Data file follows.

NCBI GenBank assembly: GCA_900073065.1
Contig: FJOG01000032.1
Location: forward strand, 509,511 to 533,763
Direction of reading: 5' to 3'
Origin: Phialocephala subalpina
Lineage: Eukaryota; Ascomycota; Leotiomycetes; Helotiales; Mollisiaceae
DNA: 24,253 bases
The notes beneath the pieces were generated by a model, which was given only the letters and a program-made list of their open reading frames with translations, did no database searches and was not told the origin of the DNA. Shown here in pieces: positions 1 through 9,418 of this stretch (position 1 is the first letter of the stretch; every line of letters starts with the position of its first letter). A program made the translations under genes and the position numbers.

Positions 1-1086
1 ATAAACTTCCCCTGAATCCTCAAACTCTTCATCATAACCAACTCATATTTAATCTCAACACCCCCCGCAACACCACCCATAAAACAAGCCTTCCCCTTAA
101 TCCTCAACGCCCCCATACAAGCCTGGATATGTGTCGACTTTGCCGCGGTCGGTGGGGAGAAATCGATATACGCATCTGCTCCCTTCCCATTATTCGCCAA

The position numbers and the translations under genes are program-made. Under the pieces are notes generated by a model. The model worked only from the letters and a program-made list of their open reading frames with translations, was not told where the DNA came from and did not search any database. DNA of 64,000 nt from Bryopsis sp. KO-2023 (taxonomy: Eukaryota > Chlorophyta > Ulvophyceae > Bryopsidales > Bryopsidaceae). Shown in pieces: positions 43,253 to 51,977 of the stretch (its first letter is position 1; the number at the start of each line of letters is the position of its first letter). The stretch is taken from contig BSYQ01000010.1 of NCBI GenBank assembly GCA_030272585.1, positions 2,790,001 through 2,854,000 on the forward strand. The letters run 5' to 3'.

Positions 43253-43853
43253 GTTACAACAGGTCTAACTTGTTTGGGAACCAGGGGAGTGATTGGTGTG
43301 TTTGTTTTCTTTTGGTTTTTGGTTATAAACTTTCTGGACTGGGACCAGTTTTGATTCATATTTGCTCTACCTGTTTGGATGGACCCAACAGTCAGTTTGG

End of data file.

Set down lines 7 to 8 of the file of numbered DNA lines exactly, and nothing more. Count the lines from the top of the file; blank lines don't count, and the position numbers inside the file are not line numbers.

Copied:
DNA: 24,253 bases
The notes beneath the pieces were generated by a model, which was given only the letters and a program-made list of their open reading frames with translations, did no database searches and was not told the origin of the DNA. Shown here in pieces: positions 1 through 9,418 of this stretch (position 1 is the first letter of the stretch; every line of letters starts with the position of its first letter). A program made the translations under genes and the position numbers.